If you are driving and witness the following behaviors it is important for you to take some steps to save yourself from harm.

If you see a driver:
- Going much faster than the posted speed limit, going much slower than the speed limit, changing lanes without signaling, weaving in and out of traffic, cannot maintain lane position and stops longer than needed at a traffic light or sign

You Must:
- Assume that the distracted driver doesn't see your vehicle
- Give your vehicle space from the distracted driver's vehicle
- Try to pull ahead or slow down from the distracted driver
- If you cannot slow down or pull ahead of the distracted driver, call 911

October 25, 2012

No Correlation between Car Accidents and Size of Cities

Frequency of Car Accidents is completely unrelated to the size of the city in which you live in. A recent report released by the automobile insurance Allstate, which was conducted in various major cities has come to show that the size of the city does not directly influence the likelihood of an automobile crash. The report is titled "Allstate America's Best Drivers Report". The report states that the District of Columbia and Baltimore, Maryland have the shortest time between accidents, while Sioux Falls, South Dakota, Boise, Idaho and Fort Collins, Colorado have the longest periods between accidents. Therefore; Allstate considers Sioux Falls drivers the "safest drivers" in the United States.

Living in a larger city does not necessarily mean you are at a higher risk of being involved in an automobile accident. Car accidents are a major health hazard, regardless of where you live, because they are the leading cause of death for persons between 5-24 years of age. In 2009, 2.3 million adult drivers and passengers ended up in emergency rooms as a result of automobile crashes, according to the Centers for Disease Control and Prevention (CDC). In 2011, the U.S. saw the fewest number of automobile fatalities since 1949, but that still meant that 32,000 people were killed.

Accidents can happen anywhere and at any time. It is up to the driver to stay alert, follow driving laws, not drink and drive, wear their safety belts and not text or talk on a handheld device while driving.

September 10, 2012

Dangers of Distracted Driving

The University of Maryland Medical Center (UMMC) has published the following video regarding distracted driving and how it can and does cause a lot of automobile accidents. The Motor Vehicle Administration (MVA) also helped and participated in the making of this video. The video was created because 152,000 people were injured as a result of distracted driving between 2007 and 2011. Out of these 152,000 people injured, 1,100 of them were killed as a result.

April 10, 2012

Women Drivers More Dangerous Behind the Wheel

In research obtained by scientists at the University of Michigan who analyzed 6.5 million automobile crashes between 1998 and 2007, it was determined that women are more likely to be involved in automobile accidents than men. In this study, it was found that women were involved in 68.1% of all crashes, even though men drive 60% of the time and women 40%.

The research also uncovered that women have a more difficult time at crossroads, T-junctions and slippery roads/surfaces. Women are most often involved in accidents were their vehicles are hit on the left-hand side while attempting right hand turns and vice-versa. Height difference between men and woman is also considered a factor. The peripheral vision while driving is different for women when compared to men, because of their height and in turn their sitting position in the driver seat of their vehicle.

According to Lead researcher at the University of Michigan, Dr. Michael Sivak, "There are three dominant driver-related factors, including the probability of being at the wrong place at the wrong time, one's own driving skills and the driving skills of the other driver involved."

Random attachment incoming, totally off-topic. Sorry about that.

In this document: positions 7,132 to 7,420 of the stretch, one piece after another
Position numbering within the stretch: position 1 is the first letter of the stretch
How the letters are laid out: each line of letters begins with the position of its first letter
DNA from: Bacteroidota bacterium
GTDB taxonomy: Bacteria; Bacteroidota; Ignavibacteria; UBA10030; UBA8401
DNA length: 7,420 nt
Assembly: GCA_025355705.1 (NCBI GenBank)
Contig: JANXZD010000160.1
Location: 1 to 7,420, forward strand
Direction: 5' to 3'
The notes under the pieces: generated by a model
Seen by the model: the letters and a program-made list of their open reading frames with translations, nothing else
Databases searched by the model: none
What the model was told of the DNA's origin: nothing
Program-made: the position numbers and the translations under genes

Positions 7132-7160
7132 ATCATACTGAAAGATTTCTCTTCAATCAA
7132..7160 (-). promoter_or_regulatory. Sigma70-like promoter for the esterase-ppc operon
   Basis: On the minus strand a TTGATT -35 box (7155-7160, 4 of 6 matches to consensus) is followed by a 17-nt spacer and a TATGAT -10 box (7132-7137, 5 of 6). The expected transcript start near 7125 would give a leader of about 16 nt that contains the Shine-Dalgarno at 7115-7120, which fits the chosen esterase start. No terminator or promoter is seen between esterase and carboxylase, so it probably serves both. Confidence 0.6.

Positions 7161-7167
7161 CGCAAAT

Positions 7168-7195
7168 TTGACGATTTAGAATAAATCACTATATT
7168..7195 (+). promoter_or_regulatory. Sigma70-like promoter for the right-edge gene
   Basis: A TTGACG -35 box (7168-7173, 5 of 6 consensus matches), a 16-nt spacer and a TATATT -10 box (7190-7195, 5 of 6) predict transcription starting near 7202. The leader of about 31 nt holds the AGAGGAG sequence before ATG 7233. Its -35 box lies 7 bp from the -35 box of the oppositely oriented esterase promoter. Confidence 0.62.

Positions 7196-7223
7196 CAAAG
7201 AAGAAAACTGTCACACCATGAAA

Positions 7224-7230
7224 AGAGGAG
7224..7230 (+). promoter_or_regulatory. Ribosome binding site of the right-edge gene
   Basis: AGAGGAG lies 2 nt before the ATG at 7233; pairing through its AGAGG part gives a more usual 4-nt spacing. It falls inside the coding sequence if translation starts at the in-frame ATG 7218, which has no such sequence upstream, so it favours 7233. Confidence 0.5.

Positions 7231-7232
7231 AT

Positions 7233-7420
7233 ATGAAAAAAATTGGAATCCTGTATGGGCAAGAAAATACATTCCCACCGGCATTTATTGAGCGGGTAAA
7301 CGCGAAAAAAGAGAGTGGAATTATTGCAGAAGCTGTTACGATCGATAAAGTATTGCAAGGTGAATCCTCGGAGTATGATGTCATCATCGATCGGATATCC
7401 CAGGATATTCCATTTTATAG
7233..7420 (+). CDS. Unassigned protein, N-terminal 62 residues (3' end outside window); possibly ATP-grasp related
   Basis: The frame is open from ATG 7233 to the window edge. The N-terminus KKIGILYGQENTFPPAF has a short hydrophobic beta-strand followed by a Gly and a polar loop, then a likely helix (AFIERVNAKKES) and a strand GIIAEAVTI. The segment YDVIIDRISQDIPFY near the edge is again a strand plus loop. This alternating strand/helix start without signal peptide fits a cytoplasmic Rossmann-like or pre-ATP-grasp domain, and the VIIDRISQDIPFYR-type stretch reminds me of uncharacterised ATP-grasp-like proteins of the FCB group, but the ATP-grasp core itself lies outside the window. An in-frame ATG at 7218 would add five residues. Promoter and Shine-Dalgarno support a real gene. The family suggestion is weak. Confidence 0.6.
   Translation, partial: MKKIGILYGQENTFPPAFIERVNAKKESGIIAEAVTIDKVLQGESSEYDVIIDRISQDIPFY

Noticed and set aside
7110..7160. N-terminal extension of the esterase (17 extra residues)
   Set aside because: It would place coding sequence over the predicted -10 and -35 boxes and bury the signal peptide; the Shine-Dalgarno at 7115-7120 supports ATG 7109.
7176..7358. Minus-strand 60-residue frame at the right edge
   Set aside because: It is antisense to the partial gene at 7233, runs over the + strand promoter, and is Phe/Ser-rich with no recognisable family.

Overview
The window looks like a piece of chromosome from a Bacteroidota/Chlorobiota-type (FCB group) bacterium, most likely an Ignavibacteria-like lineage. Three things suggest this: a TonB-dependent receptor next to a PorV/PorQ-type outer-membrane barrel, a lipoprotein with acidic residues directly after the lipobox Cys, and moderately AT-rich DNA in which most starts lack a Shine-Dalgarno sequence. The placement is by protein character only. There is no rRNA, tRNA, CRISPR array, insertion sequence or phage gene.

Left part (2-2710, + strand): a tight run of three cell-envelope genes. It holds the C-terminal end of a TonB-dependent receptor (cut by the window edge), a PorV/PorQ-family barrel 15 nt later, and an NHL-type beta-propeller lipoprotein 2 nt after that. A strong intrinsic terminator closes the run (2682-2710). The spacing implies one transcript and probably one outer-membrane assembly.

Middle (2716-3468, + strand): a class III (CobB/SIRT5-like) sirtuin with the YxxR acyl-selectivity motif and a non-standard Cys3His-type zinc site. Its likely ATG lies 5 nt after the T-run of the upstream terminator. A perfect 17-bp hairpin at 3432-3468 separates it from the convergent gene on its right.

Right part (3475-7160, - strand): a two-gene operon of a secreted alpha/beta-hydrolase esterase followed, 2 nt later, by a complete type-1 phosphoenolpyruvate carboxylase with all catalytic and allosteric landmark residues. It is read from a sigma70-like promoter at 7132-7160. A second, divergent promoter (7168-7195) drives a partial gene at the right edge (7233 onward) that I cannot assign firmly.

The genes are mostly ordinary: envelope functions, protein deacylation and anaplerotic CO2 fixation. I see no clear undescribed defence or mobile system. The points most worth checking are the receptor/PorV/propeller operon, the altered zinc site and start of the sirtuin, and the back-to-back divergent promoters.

Women are taking greater risks while driving now than they ever were. Women are now more distracted while driving, these distractions involve: drinking and driving, speeding, texting, etc. Therefore, the risk of being involved in a fatal automobile crash rises with the driver's blood alcohol levels. Women need to pay more attention when behind the wheel and realize that anything can happen, if one is not careful and attentive to ones surroundings. It is our own responsibility to stay as safe as possible and conduct ourselves in a safe manner when behind the wheel. One must remember that Driving is a Privilege and not a Right!

February 27, 2012

NHTSA Proposes New Distracted Driving Guidelines in D.C.

GPS.jpgOn February 16, 2012, the U.S. Department of Transportation proposed a new set of guidelines for distracted-driving, because in 2010, there were over 3,000 deaths as a result of distracted driving in the U.S..

According to the National Highway Traffic Safety Administration (NHTSA), the guidelines would "not allow manual text messaging, internet browsing, social media, navigation destination entries, 10 digit phone dialing or displaying more than 30 character of texts unrelated to the driving task while the vehicle is in motion." The proposed guidelines would recommend auto makers to disable in-vehicle electronic devices (which include texting and hands-free cellphone calling) that are currently available to drivers while the vehicle is in motion. The guidelines would affect General Motors On-Star, Chryslers UConnect, and Fords Sync Technology, mostly.

There will be hearings in Washington, D.C., Chicago and Los Angeles in the next 60 days, for the automobile industries and the public to comment on the proposal set out by the U.S. Department of Transportation. After the 60 days, the NHTSA will issue the final guidelines.

January 30, 2012

Teen Automobile Related Fatalities on the Rise in Virginia

eating while driving.jpgBetween January 1, 2012 and January 24, 2012 there have been 11 teen automobile related fatalities in Virginia. At the same time period in 2011 there were only three. This is a huge increase that could be avoided if certain precautions were taken. The most common factors in the fatal automobile crashes are speed, distractions, alcohol, no use of seat belts and cell phone use.